Working With Parts and Assemblies

Volumes can be organized into a hierarchical tree of parts, assemblies, and sub-assemblies. Assemblies may contain parts and other assemblies. Parts, on the other hand, may not contain sub-entities.

Each part and assembly has a name and an optional description. Other attributes may also be assigned, such as a material specification or a link to an entry in a PDM system. See Metadata Attributes.

The relationship between the geometric model and the assembly is determined by associating parts with volumes. A single part can be associated with any number of volumes, including zero volumes. A volume, however, can be associated with only one part.

As volumes are modified, CUBIT automatically maintains the appropriate relationships with parts. If a volume is associated with a part, and that one volume is split into multiple volumes through a webcut or some other operation, each of the resulting volumes is automatically associated with the original volume’s part. Copying a volume will also result in the new volume being associated with the same part as the original volume.

Identifying Parts and Assemblies

A part or assembly is identified by its assembly path. An assembly path is much like a directory path in a file system. It consists of the name of each ancestor in the assembly tree, separated by a forward slash. For example, a part named “p1” contained within the top-level assembly “a1” would be identified by the path “/a1/p1”. If the part “p2” is part of the assembly “a2”, and “a2” is a sub-assembly of “a1”, then “p2” has the path “/a1/a2/p2”.

More than one part or assembly may have the same name. To differentiate between parts or assemblies with the same name and path, each part also has an instance number. If two entities have the same name, they will not have the same instance number. For example, two parts named “p1” may be “p1 instance 1” and “p1 instance 2”.

Instance numbers may be incorporated into assembly paths by placing the instance number in angled braces after a part or assembly name. For example, “p1 instance 3” is identified in a path as “p1<3>”. Other examples of instance numbers in assembly paths include “/a1<1>/a2<1>/p1<3>” and “/a1/a2<1>/p1”. Assembly paths are always allowed to incorporate instance numbers, but are only required to include as many instance numbers as it takes to avoid ambiguity. Note that some commands do accept ambiguous paths, selecting a random entity which matches the path.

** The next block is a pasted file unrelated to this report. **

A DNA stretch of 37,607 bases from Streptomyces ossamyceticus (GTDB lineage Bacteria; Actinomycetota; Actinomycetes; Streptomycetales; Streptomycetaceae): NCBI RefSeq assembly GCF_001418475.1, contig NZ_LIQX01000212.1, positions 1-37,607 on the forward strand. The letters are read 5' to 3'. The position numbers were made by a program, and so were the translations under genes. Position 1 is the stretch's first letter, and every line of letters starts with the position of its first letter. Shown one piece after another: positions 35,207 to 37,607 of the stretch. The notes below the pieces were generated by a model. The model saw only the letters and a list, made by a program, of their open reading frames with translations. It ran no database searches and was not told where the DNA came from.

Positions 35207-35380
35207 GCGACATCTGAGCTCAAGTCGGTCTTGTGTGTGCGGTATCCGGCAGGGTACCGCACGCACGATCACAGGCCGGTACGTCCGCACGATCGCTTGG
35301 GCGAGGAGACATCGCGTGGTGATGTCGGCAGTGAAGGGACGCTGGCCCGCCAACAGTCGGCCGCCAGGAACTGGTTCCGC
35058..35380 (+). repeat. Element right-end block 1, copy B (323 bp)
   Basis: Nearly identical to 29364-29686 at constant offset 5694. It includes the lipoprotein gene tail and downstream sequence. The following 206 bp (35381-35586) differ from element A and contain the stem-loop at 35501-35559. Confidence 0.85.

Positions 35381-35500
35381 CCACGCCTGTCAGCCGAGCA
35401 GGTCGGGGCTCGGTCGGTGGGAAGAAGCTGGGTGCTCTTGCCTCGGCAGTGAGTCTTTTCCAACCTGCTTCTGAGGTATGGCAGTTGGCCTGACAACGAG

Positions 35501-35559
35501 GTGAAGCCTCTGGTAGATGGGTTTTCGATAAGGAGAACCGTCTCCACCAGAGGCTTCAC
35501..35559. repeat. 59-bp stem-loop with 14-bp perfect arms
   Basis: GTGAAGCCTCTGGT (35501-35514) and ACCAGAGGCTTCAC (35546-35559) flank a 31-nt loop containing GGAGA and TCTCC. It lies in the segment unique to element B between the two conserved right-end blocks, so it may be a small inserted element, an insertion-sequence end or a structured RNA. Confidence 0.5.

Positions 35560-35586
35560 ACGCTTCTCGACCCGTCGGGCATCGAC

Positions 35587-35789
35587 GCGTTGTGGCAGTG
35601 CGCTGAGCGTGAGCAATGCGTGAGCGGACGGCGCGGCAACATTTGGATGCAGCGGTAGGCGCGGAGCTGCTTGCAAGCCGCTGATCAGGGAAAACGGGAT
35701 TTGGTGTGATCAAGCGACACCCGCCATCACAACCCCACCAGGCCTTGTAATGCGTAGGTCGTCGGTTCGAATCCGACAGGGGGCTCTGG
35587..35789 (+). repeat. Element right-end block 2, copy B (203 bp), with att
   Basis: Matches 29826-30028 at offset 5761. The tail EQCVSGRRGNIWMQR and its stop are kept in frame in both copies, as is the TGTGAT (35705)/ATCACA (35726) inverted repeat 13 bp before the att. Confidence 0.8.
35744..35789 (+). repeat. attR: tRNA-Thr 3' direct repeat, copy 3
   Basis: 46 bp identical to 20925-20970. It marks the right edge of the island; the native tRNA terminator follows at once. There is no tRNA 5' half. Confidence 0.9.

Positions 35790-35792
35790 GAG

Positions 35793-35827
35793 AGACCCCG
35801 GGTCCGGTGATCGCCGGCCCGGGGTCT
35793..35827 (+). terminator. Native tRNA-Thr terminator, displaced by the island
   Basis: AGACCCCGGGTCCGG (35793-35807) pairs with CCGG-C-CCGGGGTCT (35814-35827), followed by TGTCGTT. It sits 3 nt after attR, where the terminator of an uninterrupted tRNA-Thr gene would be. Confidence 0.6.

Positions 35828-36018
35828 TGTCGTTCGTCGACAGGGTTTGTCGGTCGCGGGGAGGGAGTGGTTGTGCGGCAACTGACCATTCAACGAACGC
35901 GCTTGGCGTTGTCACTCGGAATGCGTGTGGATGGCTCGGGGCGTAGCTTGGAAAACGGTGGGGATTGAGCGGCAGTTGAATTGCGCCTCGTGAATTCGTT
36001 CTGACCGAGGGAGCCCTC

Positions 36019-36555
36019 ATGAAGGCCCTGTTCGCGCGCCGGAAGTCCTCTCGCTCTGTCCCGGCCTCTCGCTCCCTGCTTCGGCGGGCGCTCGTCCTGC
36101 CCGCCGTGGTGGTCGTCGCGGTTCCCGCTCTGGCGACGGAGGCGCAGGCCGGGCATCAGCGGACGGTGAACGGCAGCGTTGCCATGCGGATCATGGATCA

Most commands which accept assembly paths also allow the path to be followed by an “instance” command option (for example, metadata list part “/a1/p1” instance 3). The instance option always refers to the instance number of the last item in the path (p1 in the example).

Creating Parts and Assemblies

Parts and assemblies can be created using the following commands:

Metadata Create {Assembly|Part} “<absolute_path>” [Instance <instance>]

If the instance option is not included, CUBIT will assign an appropriate instance number to the new entity. If the instance option IS included, an entity with the specified name and instance number must not already exist or the command will fail.

Note that the path must be absolute, identifying each ancestor of the new entity. Any ancestors of the new entity which do not already exist are automatically created.

Deleting Parts and Assemblies

To delete a part or an assembly, use the Metadata Remove command:

Metadata Remove {Part “<path>” | Assembly “<path>" [propagate]}

This will remove the specified part or assembly. If the propagate option is specified when removing an assembly, all contained parts and subassemblies will be removed automatically before the assembly itself is removed. Otherwise, assemblies will only be removed if they have no contents.